Access promises new Linux/Palm hybrid

Access, the company that purchased PalmSource last year, has pledged to release a software developer's kit for the Access Linux Platform (ALP) by the end of 2006, hoping to alleviate some of the concerns over the future Palm applications.

The ALP uses a Linux kernel, Access' NetFront browser, and tried-and-true Palm applications such as HotSync and Palm Desktop, Access and PalmSource said in a release from the 3GSM World Congress in Barcelona. PalmSource had started the process of converting the Palm OS to a Linux kernel before the Access aquisition was announced last September, but it doesn't look like devices will appear with the new OS until at least early 2007.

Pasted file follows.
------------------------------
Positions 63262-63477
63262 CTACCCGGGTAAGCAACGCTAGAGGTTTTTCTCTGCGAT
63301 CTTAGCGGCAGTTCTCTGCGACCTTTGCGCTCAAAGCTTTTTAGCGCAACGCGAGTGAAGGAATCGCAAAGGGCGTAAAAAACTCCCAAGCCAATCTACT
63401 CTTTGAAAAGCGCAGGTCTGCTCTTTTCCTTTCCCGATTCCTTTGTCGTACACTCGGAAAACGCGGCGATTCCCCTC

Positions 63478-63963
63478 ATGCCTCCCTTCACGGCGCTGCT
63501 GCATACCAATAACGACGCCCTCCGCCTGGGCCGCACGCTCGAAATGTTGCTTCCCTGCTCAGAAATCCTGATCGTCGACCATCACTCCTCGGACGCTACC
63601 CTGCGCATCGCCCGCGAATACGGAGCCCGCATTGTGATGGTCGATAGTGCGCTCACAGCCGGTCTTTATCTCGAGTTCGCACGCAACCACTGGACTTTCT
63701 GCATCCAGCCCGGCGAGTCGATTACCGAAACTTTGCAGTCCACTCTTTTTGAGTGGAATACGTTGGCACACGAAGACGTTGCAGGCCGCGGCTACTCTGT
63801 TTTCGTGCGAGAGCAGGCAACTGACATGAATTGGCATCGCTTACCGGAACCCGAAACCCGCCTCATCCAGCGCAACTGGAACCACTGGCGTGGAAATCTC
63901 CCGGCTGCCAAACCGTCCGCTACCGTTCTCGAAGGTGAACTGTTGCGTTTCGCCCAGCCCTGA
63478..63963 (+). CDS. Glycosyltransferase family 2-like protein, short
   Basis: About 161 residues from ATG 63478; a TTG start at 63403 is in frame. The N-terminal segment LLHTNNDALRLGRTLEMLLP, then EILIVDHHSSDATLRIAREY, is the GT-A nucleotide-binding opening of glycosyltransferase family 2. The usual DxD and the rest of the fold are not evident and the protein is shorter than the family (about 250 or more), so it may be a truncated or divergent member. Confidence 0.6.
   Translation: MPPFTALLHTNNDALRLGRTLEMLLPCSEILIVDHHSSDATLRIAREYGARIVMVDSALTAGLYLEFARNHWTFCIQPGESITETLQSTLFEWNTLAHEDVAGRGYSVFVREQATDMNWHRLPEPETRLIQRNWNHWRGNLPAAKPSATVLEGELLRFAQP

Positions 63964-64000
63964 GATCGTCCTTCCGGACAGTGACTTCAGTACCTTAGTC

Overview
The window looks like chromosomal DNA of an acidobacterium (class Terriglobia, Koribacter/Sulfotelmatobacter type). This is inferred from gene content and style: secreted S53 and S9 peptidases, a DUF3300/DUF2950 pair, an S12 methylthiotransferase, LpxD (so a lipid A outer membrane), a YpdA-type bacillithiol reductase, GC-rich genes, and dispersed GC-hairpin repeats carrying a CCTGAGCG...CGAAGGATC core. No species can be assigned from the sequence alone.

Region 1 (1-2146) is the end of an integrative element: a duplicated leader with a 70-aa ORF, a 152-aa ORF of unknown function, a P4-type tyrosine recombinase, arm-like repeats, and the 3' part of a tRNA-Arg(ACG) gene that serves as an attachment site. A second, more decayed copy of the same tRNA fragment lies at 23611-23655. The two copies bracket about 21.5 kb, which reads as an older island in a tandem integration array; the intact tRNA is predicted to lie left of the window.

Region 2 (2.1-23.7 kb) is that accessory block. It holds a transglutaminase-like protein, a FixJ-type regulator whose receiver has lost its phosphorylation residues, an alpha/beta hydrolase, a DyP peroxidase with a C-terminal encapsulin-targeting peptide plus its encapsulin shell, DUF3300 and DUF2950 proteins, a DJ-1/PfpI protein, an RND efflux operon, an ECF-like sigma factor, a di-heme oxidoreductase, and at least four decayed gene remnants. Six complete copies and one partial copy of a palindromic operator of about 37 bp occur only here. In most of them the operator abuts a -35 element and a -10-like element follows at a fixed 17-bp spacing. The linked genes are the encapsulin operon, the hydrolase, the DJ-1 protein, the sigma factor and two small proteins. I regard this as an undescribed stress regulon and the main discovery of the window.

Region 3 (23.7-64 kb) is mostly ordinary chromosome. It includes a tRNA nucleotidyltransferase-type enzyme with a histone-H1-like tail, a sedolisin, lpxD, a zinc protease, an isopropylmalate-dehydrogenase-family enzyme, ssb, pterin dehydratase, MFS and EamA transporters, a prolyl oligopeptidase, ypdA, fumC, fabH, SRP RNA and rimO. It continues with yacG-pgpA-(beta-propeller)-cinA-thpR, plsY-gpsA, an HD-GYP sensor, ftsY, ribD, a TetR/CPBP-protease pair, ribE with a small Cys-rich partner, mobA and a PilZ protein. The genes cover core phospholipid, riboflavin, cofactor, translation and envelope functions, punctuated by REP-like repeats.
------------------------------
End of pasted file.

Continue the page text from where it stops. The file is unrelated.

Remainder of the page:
ALP was designed with smart phones in mind, but the company hopes it will attract more users than Cobalt, the version of Palm OS that was also supposed to be designed with smart phones in mind. Cobalt never attracted any licensees; Palm added its own code to Garnet, a Palm OS designed for personal digital assistants, in order to support voice calling on its Treo devices. PalmSource-developed telephony software will be used in ALP, Access said.

Current Palm users should be able to use existing applications with ALP devices. "ALP has been designed to ensure that properly written Palm OS 68k applications will run unchanged," the companies said in their release.

About the author

    Tom Krazit writes about the ever-expanding world of Google, as the most prominent company on the Internet defends its search juggernaut while expanding into nearly anything it thinks possible. He has previously written about Apple, the traditional PC industry, and chip companies. E-mail Tom.

     

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